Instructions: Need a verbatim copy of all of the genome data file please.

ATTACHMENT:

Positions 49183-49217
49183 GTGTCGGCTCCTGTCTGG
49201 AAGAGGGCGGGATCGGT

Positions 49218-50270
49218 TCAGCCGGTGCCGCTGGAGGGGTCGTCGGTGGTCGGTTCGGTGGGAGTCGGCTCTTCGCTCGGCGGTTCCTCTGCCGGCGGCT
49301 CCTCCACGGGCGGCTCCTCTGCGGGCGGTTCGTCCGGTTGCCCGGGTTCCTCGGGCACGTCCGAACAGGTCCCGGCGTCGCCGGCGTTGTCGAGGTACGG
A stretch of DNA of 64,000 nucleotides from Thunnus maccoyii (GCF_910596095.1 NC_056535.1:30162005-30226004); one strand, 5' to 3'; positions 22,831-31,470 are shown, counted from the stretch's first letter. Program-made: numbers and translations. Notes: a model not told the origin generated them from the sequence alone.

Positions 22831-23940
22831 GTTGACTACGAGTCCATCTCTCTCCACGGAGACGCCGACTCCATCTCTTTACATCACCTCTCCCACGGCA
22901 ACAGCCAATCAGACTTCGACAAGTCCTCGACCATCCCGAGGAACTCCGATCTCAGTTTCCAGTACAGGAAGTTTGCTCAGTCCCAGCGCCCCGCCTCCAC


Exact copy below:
Positions 49183-49217
49183 GTGTCGGCTCCTGTCTGG
49201 AAGAGGGCGGGATCGGT

Positions 49218-50270
49218 TCAGCCGGTGCCGCTGGAGGGGTCGTCGGTGGTCGGTTCGGTGGGAGTCGGCTCTTCGCTCGGCGGTTCCTCTGCCGGCGGCT
49301 CCTCCACGGGCGGCTCCTCTGCGGGCGGTTCGTCCGGTTGCCCGGGTTCCTCGGGCACGTCCGAACAGGTCCCGGCGTCGCCGGCGTTGTCGAGGTACGG
A stretch of DNA of 64,000 nucleotides from Thunnus maccoyii (GCF_910596095.1 NC_056535.1:30162005-30226004); one strand, 5' to 3'; positions 22,831-31,470 are shown, counted from the stretch's first letter. Program-made: numbers and translations. Notes: a model not told the origin generated them from the sequence alone.

Positions 22831-23940
22831 GTTGACTACGAGTCCATCTCTCTCCACGGAGACGCCGACTCCATCTCTTTACATCACCTCTCCCACGGCA
22901 ACAGCCAATCAGACTTCGACAAGTCCTCGACCATCCCGAGGAACTCCGATCTCAGTTTCCAGTACAGGAAGTTTGCTCAGTCCCAGCGCCCCGCCTCCAC